The crux of the problem, as I see it, is that all of the "votes" (aka links) for page popularity are anonymous. This is the reason that these shady companies can make a business out of manipulating links. This is part of the broader internet trend of having ratings decided by sampling the entire internet population; movie reviews on imdb, book reviews on amazon, and so on.
Thanks for the well thought-out reply, and the encouragement on the research. You'd be surprised how many computer science professors think that "trust" is unworthy of study. It was a good mental exercise for me to reply to the points you made. (I'm sure some of this text will end up in my thesis!) Don't feel that you have to read or respond to it all--I'm not trying to drag you into a big discussion that you probably don't have time for!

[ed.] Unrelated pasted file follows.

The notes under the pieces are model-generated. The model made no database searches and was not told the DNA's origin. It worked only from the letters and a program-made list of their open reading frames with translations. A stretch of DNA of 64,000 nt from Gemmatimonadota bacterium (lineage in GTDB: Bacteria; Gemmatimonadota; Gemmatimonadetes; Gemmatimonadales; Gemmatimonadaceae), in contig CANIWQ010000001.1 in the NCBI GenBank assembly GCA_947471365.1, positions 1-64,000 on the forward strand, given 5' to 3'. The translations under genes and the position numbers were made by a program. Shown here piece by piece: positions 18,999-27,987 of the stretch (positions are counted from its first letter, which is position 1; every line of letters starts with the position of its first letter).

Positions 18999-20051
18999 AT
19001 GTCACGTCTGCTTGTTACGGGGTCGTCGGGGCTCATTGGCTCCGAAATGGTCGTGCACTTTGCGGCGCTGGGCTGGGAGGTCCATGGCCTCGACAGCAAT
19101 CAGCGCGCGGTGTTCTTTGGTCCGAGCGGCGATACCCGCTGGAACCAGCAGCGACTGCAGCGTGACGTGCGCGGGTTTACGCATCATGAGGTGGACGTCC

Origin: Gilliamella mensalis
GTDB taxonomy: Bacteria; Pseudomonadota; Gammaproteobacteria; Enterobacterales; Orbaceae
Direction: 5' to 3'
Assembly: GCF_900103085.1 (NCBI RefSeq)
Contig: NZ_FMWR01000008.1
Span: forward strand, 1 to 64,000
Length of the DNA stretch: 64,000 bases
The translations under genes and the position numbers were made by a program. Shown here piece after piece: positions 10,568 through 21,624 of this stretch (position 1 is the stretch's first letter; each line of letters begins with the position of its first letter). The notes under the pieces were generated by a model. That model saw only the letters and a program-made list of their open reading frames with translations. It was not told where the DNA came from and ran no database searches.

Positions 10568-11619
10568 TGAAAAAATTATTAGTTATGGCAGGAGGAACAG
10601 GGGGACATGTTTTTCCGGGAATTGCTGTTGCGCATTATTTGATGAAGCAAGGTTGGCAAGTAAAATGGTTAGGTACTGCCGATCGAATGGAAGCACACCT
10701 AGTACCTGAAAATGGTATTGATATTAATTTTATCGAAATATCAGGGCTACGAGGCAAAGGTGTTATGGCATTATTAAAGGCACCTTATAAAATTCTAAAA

Your major points:
- "Boneheaded Decision Makers"
Here I'm relying on "the wikipedia effect." A study found that graffiti in Wikipedia remains there an average of only 5 minutes before it is corrected. Similarly, within my proposed system I'm hoping that boneheads will be quickly detected and marked as untrustworthy. So if the bonehead is (for example) 3 hops away, then I just need anyone within 2 hops of me to notice. And in a social network, there is additional social pressure that Wikipedia doesn't have: No one wants to be the guy that trusted the bonehead and messed things up for everyone downstream! (E.g. imaging getting an email "Hey Dave, why is your friend Mary saying that Claria.com software is good stuff?!" )